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The extent of the use of Computer Assisted Review (CAR), sometimes referred to as Technology Assisted Review (TAR) in law firms in England and Wales is discussed by Andrew Haslam, an independent eDisclosure consultant and founder of Allvision Computing,
following his survey of 42 organisations in England and Wales offering the capability of CAR to law firms.
Computer (or Technology) Assisted Review is an area of much debate within the eDisclosure world. Its supporters see it as a way of taming the massive volumes of review material you regularly see in cases; its opponents as some black box thing that takes
work away from lawyers. The process involves a suitably knowledgeable lawyer "training" the computer system so that it can identify potentially relevant documents, which are then reviewed for disclosability by legal staff. The key to the savings is
that the material put to one side does not have to be looked at (with the exception of some sampling to prove to the other side that it is irrelevant). In some cases the volume of the material that has to be reviewed can be reduced by 30%, often times
it’s by as much as around 50%.
One of the reasons for not adopting it, regularly trotted out by the "anti" brigade is that; "there isn't anyone using CAR in the UK", normally meaning "I haven't used it, so no one can be".
It was to put this theory to the test that I carried out a survey at the start of 2015 of all the 42 organisations within England and Wales who have the capacity to provide CAR to law firms. The full results and detailed analysis of the feedback can be
found at the end of this year's edition of my Buyer's Guide to eDisclosure Systems; this article gives you the highlights.
I had feedback from 83% of the companies I approached, and (because most of them identified themselves) I am confident I had responses from all the major "players" in this field. They reported that just under 83% of suppliers in England and Wales used
CAR technology during 2014.
Suppliers used CAR in more than one area, mostly in Litigation (83%), followed by Regulatory (58%) and Arbitration (38%) with some use in investigating fraud and other areas (8%).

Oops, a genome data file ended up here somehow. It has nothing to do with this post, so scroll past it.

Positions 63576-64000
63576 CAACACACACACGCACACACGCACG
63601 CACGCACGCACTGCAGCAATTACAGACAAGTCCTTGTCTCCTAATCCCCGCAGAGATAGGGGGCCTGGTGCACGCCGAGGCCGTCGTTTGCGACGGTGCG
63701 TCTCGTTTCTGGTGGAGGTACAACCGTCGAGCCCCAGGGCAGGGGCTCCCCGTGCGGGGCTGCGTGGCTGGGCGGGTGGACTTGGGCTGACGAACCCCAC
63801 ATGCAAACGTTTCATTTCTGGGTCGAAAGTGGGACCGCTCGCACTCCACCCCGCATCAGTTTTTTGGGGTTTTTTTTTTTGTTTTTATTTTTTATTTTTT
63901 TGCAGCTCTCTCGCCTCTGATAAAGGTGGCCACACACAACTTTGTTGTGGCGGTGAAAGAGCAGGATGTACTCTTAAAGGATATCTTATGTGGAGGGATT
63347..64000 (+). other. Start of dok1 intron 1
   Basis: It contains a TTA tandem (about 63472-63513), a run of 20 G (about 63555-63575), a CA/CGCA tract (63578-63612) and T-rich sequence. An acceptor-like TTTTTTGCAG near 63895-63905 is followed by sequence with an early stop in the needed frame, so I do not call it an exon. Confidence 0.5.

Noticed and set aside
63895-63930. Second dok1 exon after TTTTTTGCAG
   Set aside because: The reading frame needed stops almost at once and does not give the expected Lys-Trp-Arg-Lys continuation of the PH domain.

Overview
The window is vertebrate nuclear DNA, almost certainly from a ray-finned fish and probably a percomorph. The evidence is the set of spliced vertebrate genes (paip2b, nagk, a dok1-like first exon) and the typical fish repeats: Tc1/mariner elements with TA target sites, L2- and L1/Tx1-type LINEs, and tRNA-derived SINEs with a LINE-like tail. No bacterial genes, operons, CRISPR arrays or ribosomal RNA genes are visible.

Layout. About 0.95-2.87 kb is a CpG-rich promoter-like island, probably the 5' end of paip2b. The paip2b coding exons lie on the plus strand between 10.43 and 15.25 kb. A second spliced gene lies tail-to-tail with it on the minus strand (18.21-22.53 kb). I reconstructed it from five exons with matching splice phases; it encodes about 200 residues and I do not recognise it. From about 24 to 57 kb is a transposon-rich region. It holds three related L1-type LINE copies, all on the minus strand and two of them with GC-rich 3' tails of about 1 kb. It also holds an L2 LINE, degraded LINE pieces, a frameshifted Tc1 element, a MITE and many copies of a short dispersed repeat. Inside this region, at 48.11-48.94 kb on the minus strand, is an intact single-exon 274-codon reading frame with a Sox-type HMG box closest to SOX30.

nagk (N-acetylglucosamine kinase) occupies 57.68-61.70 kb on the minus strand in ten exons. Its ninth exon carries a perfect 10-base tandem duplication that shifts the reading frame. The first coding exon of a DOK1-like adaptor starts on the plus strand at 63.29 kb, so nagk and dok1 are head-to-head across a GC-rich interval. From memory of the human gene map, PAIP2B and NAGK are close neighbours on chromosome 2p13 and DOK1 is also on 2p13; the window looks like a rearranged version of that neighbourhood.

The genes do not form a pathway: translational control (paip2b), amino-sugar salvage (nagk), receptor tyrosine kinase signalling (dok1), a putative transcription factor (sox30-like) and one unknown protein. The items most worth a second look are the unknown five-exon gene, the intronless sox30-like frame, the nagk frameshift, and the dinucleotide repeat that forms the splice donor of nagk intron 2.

CAR is used by suppliers on average in some 20% of all the matters they support, across Litigation, Regulatory and Arbitration, though this figure varies from 1% to 90% between different suppliers, so the average is of limited value when forming conclusions.
That being said, 6 of the 22 suppliers who responded, said that they were making some use of CAR in more than 50% of the cases in which it could have been used.
Within the Litigation area, the tool was used for more than one option. The main use was to prioritise which potentially relevant documents would be reviewed first, with the intention of reviewing all of the corpus in the end (63%). However, the next
most popular use (45%) was to determine potentially relevant documents only, and not look at the ones left behind. Close on its heels was the use in 42% of the cases to carry out QA/QC on the review exercise. Finally 21% of respondents used it to
review the material provided by the opposing parties.
I think it's fair to say that CAR is being used in England and Wales. Although the main focus is Litigation, the technology has solid support in both Arbitration and Regulatory matters.
The answers to that were the most telling. For the majority of the time it was because the law firm did not want to employ the technology (67%), or the opposing law firm objected (21%). In other words it is lawyers who are stopping the CAR, even though
it is now a proven, tried and tested technology.
If you aren't using this technology, then your opponent probably is, and is gaining the benefits of defensible accuracy coupled with massive savings in time and costs, while you are not. And the next time someone says, there is not a lot of use of CAR
in England and Wales, you can direct them to this survey.
Andrew Haslam is an independent eDisclosure consultant.
0330 161 1234